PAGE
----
Bog rosemary. Picture: Nuala Madigan
Irish peatlands are open and wet landscapes. They are exposed to the extremes of our climate and have adapted many ways to survive and thrive on Ireland’s peatlands.
To prevent freezing in winter most peatland plants hibernate. This results in our peatland habitats appearing very dull and brown in colour at this time of year.
However not all plants have to hibernate as they have adapted to store very little water in the body of the plant, which in turn prevents them from freezing in winter.
One example of this is bog rosemary (lus na móinte as Gaeilge). This is a native plant, and it is one of the first to flower on our local peatlands. It is a small plant growing no more than 40cm in height.
The urn-shaped flowers, that grow in clusters, are pink in colour, first appearing in late April, and as they mature will turn paler in colour. The narrow curved leaves are relatively long when you compare them to the height of the plant. They are dark glossy green on the surface, but pale white on the underside.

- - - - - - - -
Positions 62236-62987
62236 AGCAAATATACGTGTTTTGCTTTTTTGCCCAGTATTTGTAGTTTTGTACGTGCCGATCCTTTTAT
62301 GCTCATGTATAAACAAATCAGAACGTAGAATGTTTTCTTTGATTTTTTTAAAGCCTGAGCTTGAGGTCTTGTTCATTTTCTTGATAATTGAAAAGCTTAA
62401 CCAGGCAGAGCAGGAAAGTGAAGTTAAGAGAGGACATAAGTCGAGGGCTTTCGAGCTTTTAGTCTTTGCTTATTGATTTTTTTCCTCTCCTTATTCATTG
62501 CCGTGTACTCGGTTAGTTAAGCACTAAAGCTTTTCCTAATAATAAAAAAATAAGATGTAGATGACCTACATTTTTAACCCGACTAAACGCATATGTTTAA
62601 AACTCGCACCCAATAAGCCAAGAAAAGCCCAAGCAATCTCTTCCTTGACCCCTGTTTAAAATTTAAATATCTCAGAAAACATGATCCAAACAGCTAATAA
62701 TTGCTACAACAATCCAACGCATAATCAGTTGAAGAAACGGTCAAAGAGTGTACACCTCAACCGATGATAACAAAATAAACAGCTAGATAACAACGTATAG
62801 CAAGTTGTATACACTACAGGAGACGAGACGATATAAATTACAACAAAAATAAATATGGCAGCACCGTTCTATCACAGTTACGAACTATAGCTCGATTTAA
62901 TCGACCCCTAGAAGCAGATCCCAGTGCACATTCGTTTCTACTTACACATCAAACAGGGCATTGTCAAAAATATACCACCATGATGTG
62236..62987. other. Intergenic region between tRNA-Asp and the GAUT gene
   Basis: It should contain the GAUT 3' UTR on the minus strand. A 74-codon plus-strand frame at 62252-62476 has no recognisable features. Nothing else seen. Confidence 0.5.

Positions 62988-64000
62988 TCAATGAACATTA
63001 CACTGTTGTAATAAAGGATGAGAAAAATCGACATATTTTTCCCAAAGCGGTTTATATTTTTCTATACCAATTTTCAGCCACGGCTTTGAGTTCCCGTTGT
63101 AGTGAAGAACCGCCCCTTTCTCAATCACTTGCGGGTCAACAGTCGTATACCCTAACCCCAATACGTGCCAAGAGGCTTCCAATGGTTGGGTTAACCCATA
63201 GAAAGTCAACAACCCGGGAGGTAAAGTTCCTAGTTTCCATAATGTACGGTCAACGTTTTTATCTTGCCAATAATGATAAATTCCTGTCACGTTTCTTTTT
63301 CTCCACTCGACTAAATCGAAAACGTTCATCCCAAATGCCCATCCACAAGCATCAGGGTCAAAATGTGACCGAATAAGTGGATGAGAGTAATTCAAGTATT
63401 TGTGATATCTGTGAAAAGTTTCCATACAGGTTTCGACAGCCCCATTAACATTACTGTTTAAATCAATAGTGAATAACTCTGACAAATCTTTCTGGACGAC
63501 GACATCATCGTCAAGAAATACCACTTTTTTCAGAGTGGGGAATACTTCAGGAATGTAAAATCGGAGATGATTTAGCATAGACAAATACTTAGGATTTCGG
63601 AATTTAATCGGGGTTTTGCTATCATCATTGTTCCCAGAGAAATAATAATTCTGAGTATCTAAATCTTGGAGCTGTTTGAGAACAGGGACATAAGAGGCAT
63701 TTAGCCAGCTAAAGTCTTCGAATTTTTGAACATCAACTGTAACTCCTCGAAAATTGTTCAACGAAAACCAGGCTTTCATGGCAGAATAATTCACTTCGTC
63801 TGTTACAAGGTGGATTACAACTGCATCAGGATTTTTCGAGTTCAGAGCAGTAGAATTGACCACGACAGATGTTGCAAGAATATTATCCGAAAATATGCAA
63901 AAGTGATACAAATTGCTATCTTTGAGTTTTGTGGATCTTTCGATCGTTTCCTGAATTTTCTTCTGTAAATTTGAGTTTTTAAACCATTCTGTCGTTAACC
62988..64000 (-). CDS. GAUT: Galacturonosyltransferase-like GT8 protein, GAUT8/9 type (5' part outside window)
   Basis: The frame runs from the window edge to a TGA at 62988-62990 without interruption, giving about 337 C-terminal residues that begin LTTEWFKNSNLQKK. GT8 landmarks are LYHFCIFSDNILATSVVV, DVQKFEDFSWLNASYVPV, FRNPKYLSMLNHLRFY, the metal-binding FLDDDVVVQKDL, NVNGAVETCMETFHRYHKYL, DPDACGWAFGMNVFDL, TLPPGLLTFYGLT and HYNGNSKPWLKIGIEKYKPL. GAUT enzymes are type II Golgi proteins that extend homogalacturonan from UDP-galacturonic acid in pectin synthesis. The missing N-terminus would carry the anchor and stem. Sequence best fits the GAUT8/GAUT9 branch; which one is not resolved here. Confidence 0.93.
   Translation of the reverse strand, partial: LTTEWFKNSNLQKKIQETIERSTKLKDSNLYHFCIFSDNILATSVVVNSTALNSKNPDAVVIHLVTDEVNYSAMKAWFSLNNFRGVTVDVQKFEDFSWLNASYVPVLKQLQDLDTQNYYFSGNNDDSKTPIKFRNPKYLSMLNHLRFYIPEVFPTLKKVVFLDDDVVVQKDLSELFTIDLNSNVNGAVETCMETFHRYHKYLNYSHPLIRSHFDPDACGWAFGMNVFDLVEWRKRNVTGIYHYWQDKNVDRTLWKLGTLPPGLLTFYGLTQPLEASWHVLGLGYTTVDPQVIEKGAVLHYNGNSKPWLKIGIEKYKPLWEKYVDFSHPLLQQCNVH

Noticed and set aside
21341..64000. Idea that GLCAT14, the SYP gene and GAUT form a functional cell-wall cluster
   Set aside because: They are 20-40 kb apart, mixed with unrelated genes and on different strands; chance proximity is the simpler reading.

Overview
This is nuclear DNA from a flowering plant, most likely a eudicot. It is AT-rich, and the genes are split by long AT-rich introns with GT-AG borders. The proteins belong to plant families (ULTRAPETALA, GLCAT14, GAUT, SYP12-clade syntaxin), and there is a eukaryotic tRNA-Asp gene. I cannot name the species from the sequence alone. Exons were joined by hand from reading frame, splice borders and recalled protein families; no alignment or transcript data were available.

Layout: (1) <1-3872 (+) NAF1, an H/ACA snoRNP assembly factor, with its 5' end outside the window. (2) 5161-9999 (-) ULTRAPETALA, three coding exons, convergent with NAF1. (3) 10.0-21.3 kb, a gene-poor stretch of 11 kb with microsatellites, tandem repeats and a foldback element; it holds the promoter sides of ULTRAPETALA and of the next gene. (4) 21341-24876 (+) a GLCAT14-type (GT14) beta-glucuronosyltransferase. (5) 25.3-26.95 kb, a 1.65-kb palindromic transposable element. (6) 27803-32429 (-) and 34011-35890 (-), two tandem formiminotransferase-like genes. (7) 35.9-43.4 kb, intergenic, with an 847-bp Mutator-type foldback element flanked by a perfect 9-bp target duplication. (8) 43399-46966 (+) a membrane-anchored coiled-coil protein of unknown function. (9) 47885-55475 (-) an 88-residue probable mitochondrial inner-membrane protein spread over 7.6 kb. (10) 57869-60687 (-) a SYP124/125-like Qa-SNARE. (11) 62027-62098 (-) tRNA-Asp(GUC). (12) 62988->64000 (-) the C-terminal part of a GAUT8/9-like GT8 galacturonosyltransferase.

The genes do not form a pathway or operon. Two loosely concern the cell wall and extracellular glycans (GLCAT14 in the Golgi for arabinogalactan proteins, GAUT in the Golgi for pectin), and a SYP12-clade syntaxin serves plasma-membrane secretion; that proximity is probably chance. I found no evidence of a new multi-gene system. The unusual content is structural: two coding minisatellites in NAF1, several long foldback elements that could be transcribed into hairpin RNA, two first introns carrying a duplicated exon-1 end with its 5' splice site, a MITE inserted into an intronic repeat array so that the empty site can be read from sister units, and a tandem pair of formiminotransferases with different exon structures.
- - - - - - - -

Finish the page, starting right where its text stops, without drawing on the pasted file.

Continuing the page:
The features of bog rosemary are adaptations to living on our peatland habitats.
The dark green leaves enable bog rosemary to photosynthesize, meaning the plant can makes its own food. The narrow leaves and their curved nature helps to minimise transpiration.
Transpiration is water movement and water loss from a plant, with the water loss occurring in times of high temperatures.
As bog-rosemary holds very little water in the body of the plant, too much water loss would affect the plant’s ability to photosynthesize.
The low growing nature also supports the plant to minimise water loss as the taller plants growing around it offer shade.
The fact that bog rosemary is evergreen also enables it to produce food all year round and it is therefore less reliant on the nutrient-poor peat to survive.
Will you find bog rosemary in your local peatland this week?
If you would like help identifying local wildlife or indeed to share your images of local wildlife encountered to be used in a future Wildlife Watch, contact me on 045 860133 or email@example.com.
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